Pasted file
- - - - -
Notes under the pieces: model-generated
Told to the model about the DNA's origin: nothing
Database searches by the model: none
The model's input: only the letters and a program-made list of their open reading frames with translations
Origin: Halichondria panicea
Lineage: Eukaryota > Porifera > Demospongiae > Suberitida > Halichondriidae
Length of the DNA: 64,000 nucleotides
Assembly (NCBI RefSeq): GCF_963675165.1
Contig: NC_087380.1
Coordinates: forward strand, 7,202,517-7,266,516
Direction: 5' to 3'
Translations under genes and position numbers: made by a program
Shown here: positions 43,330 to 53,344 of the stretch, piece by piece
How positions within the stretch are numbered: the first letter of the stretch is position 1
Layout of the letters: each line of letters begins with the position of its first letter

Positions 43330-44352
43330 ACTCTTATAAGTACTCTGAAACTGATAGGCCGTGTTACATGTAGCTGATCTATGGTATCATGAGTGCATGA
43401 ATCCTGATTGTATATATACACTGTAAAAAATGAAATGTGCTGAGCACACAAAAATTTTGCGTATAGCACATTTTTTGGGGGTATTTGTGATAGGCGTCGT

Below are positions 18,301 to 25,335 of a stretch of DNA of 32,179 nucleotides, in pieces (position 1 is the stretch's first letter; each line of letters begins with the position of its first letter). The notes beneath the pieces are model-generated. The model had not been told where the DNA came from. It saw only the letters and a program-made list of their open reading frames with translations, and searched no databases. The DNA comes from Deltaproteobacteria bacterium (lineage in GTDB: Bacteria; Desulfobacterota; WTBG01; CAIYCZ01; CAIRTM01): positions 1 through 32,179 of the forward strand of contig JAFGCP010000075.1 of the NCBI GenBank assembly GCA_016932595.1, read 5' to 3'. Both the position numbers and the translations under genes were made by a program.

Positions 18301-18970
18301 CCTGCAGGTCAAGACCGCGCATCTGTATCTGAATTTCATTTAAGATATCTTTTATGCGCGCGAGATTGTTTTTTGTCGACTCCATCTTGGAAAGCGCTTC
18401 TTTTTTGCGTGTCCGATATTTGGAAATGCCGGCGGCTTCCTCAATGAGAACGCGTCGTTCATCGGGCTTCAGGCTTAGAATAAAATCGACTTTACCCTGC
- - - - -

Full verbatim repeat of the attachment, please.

Notes under the pieces: model-generated
Told to the model about the DNA's origin: nothing
Database searches by the model: none
The model's input: only the letters and a program-made list of their open reading frames with translations
Origin: Halichondria panicea
Lineage: Eukaryota > Porifera > Demospongiae > Suberitida > Halichondriidae
Length of the DNA: 64,000 nucleotides
Assembly (NCBI RefSeq): GCF_963675165.1
Contig: NC_087380.1
Coordinates: forward strand, 7,202,517-7,266,516
Direction: 5' to 3'
Translations under genes and position numbers: made by a program
Shown here: positions 43,330 to 53,344 of the stretch, piece by piece
How positions within the stretch are numbered: the first letter of the stretch is position 1
Layout of the letters: each line of letters begins with the position of its first letter

Positions 43330-44352
43330 ACTCTTATAAGTACTCTGAAACTGATAGGCCGTGTTACATGTAGCTGATCTATGGTATCATGAGTGCATGA
43401 ATCCTGATTGTATATATACACTGTAAAAAATGAAATGTGCTGAGCACACAAAAATTTTGCGTATAGCACATTTTTTGGGGGTATTTGTGATAGGCGTCGT

Below are positions 18,301 to 25,335 of a stretch of DNA of 32,179 nucleotides, in pieces (position 1 is the stretch's first letter; each line of letters begins with the position of its first letter). The notes beneath the pieces are model-generated. The model had not been told where the DNA came from. It saw only the letters and a program-made list of their open reading frames with translations, and searched no databases. The DNA comes from Deltaproteobacteria bacterium (lineage in GTDB: Bacteria; Desulfobacterota; WTBG01; CAIYCZ01; CAIRTM01): positions 1 through 32,179 of the forward strand of contig JAFGCP010000075.1 of the NCBI GenBank assembly GCA_016932595.1, read 5' to 3'. Both the position numbers and the translations under genes were made by a program.

Positions 18301-18970
18301 CCTGCAGGTCAAGACCGCGCATCTGTATCTGAATTTCATTTAAGATATCTTTTATGCGCGCGAGATTGTTTTTTGTCGACTCCATCTTGGAAAGCGCTTC
18401 TTTTTTGCGTGTCCGATATTTGGAAATGCCGGCGGCTTCCTCAATGAGAACGCGTCGTTCATCGGGCTTCAGGCTTAGAATAAAATCGACTTTACCCTGC